--There's also a fairly high tolerance for "victimless crimes" in poor African American communities.  Driving without insurance?  Driving while a tail light is burned out?  Not using your turn signal?  Not wearing your seat belt?  "That's not even really a crime, man."  I actually had a client say that.  Combine that with a tendency to not pay tickets and you get suspended driver's licenses and arrest warrants.  A huge percentage of my public defender clients got pulled over for some dumb traffic violation, the officer finds out they have a warrant because they didn't show up for court on the previous dumb traffic ticket, he goes to arrest them and then they would do something stupid (like run).  And of course then there's something illegal in the car.  I would suspect the cop of being a lying racist jerk, and I'd ask my client about it and he'd say "aww, hell no man I never use my turn signal..."  Well, shit.

 

 

 

Nobody is going to listen to any of my suggestions on how to fix any of this, and my post has gone on too long anyway.  In real life I've remained quiet on this, it's too radioactive to touch, especially since I know a lot of cops and judges and prosecutors (many of whom are black).  But I figured I'd try to offer my perspective on these problems.

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Massey, I do thank you for your input on this subject. It's enormously helpful to hear first-hand experience of how the system functions, and the practical issues you've seen that influence the outcomes we've all been concerned about. I think a number of your suggestions sound very reasonable and helpful, and I will remember what you brought up for any future discussions of the subject I get into. :hail:

 

However, I would like to underline another factor I believe is fueling the intensity of these protests, one that it's hard to relate to unless you have some personal experience of it -- the effect of manifestations of systemic bias in the police, and in the broader white society, toward black people. The automatic suspicion with which black people are treated by white police, the driving pullovers, the questioning, the demands for identification, from no other apparent cause than being black. The stigmatization, the offensive manner with which they're approached, the many ways a double standard is demonstrated. Black people of every socio-economic class relate stories of being treated that way, time after time, all their lives.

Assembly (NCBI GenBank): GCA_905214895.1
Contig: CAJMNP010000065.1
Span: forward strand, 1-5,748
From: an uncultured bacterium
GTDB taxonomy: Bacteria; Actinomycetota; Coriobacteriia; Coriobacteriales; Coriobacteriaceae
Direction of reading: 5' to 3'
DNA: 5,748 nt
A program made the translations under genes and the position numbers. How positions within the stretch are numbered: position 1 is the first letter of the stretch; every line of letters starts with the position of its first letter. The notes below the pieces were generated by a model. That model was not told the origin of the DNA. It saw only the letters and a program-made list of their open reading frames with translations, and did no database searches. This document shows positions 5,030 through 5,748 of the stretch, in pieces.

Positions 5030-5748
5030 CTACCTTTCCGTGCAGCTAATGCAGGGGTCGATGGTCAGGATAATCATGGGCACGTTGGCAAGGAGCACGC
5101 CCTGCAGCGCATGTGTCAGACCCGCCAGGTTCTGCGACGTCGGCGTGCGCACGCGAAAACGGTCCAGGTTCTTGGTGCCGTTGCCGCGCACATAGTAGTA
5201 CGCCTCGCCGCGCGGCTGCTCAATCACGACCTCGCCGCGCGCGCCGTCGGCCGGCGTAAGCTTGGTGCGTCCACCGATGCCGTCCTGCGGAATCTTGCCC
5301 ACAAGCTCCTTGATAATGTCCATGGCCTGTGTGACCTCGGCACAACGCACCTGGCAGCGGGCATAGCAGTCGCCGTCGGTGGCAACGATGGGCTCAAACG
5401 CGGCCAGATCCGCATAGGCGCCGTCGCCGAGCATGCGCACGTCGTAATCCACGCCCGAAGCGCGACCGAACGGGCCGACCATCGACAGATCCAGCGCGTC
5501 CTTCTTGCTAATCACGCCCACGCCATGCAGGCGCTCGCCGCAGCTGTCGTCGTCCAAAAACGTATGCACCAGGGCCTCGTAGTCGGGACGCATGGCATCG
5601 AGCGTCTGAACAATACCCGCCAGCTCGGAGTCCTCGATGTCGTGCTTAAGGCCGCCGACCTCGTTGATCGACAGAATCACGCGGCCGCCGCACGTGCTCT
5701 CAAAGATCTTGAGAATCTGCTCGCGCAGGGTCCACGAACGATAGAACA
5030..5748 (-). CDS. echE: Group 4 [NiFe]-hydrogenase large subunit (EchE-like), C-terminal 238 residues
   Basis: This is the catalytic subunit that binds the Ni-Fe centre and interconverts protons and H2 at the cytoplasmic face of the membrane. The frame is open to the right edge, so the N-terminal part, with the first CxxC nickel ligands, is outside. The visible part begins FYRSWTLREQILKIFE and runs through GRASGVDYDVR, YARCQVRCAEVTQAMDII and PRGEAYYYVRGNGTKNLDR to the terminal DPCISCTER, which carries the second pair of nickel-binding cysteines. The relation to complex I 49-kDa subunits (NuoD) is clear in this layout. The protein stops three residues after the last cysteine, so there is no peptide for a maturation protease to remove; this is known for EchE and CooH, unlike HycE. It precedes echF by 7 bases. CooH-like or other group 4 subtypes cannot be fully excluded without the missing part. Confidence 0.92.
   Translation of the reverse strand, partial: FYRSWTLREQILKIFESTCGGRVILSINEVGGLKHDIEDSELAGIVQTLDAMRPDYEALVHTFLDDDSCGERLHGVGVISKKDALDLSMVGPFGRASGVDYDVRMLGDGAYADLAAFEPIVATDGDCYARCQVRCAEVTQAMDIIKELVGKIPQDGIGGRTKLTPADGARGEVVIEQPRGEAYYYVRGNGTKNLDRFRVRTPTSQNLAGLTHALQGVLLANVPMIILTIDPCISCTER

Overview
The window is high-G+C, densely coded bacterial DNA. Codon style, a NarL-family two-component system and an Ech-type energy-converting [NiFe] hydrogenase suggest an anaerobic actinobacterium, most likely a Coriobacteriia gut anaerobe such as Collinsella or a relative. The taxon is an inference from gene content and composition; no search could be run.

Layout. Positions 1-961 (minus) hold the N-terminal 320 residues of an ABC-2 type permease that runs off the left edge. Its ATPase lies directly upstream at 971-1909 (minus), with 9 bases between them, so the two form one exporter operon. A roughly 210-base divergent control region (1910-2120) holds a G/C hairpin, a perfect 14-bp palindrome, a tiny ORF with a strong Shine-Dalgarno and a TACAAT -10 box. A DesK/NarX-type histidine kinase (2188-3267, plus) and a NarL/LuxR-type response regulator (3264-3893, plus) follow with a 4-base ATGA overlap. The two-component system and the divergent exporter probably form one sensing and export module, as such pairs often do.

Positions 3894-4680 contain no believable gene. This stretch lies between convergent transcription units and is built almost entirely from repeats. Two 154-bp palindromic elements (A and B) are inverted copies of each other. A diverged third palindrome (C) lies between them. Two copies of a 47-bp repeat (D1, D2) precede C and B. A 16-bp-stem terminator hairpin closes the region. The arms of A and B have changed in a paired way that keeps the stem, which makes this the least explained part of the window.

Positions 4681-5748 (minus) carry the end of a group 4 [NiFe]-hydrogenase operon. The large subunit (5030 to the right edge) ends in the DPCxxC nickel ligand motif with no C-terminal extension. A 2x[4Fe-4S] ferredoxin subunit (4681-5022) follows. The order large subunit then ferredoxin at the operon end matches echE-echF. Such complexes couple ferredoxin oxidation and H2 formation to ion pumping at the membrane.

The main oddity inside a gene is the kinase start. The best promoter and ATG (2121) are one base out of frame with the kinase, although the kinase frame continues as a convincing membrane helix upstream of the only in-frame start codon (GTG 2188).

As I've mentioned elsewhere on these forums, I grew up in a time and place where I, even as a white male, experienced a small taste of what that's like, so I think I respond to remarks like those with more sympathy (as distinct from empathy) than most of my ethnicity. I grasp the effect of constantly being told or shown, in some big but many more subtle ways, that you're different, what you are makes you less, you deserve however you're treated, you're never going to be accepted no matter what you do. It's like the Chinese water torture, constantly drip, drip, dripping on your head, wearing you down, undercutting your self-esteem, filling you with anger and resentment and frustration, making it hard to hope for something better, provoking fear whenever you have to deal with authority. It makes you want to either give up, or explode. In the current situation the effects of that attitude are like piled-up dry kindling that were just waiting for a spark.

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4 hours ago, massey said:

 

I'm a defense lawyer and 90% of my practice right now are DUI arrests.  They never ever take someone's keys and let them walk home.  I've had clients arrested after they pulled into their own driveways.  Regardless of your feelings on this particular case, they don't do that for anybody, white or black.

It's almost as if they have a quota or something.  

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4 hours ago, massey said:

Any stance of "even one person being wrongfully killed is unacceptable" doesn't work for me.  Mistakes happen.  Accidents happen.  Outright murders happen.  We want to minimize these of course, but as TrickstaPriest said above with the person who set a cop on fire in Mexico, "that one person is an asshole and an instigator".  Police departments in the United States are local.  They vary from massive organizations like the NYPD and LAPD, down to small towns with two part time cops.  You cannot have such a dispersed system and also guarantee against one person being "an asshole and an instigator".  You cannot say that the entire justice system failed just because Officer Hardass decided to put a bullet in somebody.  Single digit incidents across a country of 330 million people are not a sign of a manifestly unjust system.

 

I think you are underestimating just how bad the optics are on a statement like this; for a police officer in an administrative role or a politician, publicly announcing this (even with all the other concessions you made later on) is almost assuredly career suicide. Furthermore, even if the chances of being wrongfully killed are statistically small, you're going to see the most disproportionately affected populations keep their guard up and advocate avoidance (yes, even to the potential detriment of their safety). That is the nature of the beast you must - no, we must - grapple with.